The most immediate question, though, is simply how to build a POSSE system that works. POSSE’s problems start at the very beginning: it requires owning your own website, which means buying a domain and worrying about DNS records and figuring out web hosts, and by now, you’ve already lost the vast majority of people who would rather just type a username and password into some free Meta platform.
Even those willing and able to do the technical work can struggle to make POSSE work
Even those willing and able to do the technical work can struggle to make POSSE work. “When I started,” says Cory Doctorow, an activist and author who has been blogging for decades and recently set up a new POSSE-ified blog called Pluralistic, “I literally had an HTML template in the default Linux editor. I’ve got Emacs key bindings on and I just literally would open that file and resave it with a different file name, append the day’s date to it, and then write a bunch of blog posts in this template. And then I would copy and paste those into Twitter’s threading tool, and Mastodon, and Tumblr, and Medium, one at a time, individually editing as I went, doing a lot of whatever, and then I would turn it into a text file that I would paste into an email that I would send to a Mailman instance where I was hosting a newsletter. And then I had full-text RSS as well, and Discourse for comments, which has its own syndication for people to follow you on discourse.”
Doctorow estimates that, for a long time, he spent less time writing his posts than he did figuring out where they’d go. “And I made a lot of mistakes.” Now, he has a more automated system, but it still involves a lot of Python scripting, dozens of browser tabs, and far more manual work than most people will do to get their thoughts out to the world.
In a post-platform world, there might be an entire industry of tools to manage cross-posting your stuff all over the web. But we’re still living on platforms — and will be for some time. So for now, the best we have are tools like Micro.blog, a six-year-old platform for cross-posters. When you sign up for Micro.blog, you get your own blog (which the platform offers to connect to your own domain) and a way to automatically cross-post to Mastodon, LinkedIn, Bluesky, Medium, Pixelfed, Nostr, and Flickr.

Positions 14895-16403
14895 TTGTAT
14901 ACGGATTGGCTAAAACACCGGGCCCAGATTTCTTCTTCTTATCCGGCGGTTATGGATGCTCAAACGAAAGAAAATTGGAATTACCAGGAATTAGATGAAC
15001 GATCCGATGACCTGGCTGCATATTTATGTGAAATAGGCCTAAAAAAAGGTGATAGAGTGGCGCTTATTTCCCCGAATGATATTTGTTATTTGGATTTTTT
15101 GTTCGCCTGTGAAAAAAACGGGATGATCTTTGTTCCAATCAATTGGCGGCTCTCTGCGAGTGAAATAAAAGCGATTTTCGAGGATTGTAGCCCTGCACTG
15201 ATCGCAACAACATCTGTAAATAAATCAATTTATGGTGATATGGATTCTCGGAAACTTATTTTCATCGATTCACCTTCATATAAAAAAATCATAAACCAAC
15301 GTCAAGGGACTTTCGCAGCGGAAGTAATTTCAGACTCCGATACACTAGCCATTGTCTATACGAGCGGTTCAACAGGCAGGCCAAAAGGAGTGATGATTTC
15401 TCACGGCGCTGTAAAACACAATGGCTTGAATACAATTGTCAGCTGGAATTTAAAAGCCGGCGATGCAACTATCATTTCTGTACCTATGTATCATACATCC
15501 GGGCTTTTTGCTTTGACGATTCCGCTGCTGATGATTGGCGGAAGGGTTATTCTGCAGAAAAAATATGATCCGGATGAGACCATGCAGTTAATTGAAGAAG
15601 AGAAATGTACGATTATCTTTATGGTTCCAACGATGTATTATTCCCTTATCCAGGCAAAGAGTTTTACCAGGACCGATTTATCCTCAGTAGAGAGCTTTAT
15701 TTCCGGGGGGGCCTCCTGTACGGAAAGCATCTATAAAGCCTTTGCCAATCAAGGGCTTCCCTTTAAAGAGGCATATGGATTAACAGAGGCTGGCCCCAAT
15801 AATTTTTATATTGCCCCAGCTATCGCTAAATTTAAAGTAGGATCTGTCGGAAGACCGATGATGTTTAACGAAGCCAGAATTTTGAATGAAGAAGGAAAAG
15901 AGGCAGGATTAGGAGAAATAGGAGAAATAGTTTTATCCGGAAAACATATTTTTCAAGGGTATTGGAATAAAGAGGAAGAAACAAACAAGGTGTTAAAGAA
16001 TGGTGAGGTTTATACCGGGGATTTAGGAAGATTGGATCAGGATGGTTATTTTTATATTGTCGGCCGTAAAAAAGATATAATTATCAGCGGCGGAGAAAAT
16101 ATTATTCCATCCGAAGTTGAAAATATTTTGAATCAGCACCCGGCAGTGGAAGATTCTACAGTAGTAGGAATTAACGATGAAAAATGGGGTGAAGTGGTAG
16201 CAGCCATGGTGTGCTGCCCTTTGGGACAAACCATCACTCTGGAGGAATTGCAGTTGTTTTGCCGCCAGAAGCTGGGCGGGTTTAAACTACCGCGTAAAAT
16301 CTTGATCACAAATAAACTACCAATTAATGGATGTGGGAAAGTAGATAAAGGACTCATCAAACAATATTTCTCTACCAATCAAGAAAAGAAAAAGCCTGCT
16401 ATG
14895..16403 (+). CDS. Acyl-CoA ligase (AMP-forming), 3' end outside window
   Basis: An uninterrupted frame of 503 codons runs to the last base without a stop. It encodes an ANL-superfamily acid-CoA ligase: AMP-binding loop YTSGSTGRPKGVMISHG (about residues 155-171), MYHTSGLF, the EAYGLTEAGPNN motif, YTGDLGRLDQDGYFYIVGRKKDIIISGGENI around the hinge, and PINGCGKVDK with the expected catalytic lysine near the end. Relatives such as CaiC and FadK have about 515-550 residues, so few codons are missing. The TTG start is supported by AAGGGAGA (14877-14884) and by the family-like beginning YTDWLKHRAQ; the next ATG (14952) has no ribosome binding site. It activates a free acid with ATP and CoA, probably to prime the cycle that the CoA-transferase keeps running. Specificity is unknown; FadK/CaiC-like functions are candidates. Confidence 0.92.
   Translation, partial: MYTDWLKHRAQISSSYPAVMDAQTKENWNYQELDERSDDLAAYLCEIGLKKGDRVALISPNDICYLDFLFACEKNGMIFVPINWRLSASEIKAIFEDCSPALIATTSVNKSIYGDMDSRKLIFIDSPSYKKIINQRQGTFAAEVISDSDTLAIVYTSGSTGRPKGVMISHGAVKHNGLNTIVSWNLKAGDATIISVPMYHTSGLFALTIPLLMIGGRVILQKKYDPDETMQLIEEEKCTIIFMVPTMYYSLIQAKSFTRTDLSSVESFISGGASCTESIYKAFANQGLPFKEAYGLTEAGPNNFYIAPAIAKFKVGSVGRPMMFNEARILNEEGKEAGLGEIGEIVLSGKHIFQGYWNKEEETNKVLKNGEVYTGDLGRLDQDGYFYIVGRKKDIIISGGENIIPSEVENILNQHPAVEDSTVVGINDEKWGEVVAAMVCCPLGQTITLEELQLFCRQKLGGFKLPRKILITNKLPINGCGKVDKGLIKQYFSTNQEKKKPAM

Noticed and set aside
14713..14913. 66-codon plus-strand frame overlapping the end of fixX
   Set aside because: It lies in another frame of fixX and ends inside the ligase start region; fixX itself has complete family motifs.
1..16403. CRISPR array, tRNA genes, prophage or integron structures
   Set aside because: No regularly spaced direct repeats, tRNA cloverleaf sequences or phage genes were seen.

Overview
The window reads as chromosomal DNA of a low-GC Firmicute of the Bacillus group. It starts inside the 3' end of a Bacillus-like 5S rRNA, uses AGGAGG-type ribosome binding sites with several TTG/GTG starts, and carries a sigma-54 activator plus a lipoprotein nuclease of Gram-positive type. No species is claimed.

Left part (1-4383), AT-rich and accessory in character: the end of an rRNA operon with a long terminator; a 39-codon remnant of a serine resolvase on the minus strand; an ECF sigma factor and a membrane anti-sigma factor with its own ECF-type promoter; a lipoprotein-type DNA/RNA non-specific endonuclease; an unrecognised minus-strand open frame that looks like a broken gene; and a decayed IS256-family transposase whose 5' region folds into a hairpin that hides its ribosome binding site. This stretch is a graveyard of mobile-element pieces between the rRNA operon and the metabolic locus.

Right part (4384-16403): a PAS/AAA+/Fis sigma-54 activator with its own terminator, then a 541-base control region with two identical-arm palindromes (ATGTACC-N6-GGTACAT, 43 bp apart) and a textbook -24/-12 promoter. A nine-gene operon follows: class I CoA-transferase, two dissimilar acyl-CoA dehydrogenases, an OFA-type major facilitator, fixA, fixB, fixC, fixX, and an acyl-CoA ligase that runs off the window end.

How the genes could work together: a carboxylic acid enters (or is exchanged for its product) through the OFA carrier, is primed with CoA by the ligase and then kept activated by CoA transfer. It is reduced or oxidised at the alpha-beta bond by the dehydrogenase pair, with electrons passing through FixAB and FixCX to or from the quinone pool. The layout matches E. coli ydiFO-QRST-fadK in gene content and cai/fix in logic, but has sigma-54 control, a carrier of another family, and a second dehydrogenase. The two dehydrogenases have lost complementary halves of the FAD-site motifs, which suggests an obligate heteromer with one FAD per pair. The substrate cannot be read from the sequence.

Manton Reece, the creator of Micro.blog, says he thinks of POSSE as “a pragmatic approach” to the way social networks work. “Instead of waiting for the perfect world,” he says, “where every social network can communicate and talk to each other and you can follow someone from Threads to Mastodon to Twitter to Facebook to whatever, let’s just accept the reality, and focus on posting to your own site that you control — and then send it out to friends on other networks. Don’t be so principled that you cut your content off from the rest of the world!”
One thing Micro.blog hasn’t figured out is the engagement side of things. Reece says he’s interested in building tools to aggregate and make sense of replies, likes, comments, and the rest, but it’s a much harder prospect. But this, too, might someday be an industry unto itself. Reece mentions a tool called Bridgy, which both allows cross-posting and aggregates social media reactions and attaches them to posts on your site. This will forever be a fight with the existing platforms, which largely have no incentive or tools for getting engagement data out into the broader web. But some folks think they can solve it.
When it comes to maintaining many different networks, Mullenweg thinks, ultimately, POSSE is a user interface problem. And a solvable one. “I’ve been thinking a lot about what’s the right UI for this,” he says. “I think there might be something like, the first step is posting to my blog, and the second step is I get some opportunities to customize it for each network.” Where POSSE has gone wrong so far, he says, is by trying to automate everything. “I’m really into this two- or three-step publishing process to get around this.”
POSSE is really just one piece of the new social puzzle. Before long, we might have a slew of new reading tools, with different ideas about how to display and organize posts. We might have new content moderation systems. We might have an entire industry of algorithms, where people compete not to make the best posts but to show them in the most interesting order. Modern social networks are not a single product but a giant bundle of features, and the next generation of tools might be all about unbundling.
When I ask Doctorow why he believed in POSSE, he describes the tension every poster feels on the modern internet. “I wanted to find a way to stand up a new platform in this moment,” he says, “where, with few exceptions, everyone gets their news and does their reading through the silos that then hold you to ransom. And I wanted to use those silos to bring in readers and to attract and engage with an audience, but I didn’t want to become beholden to them.” The best of both worlds is currently a lot of work. But the poster’s paradise might not be so far away.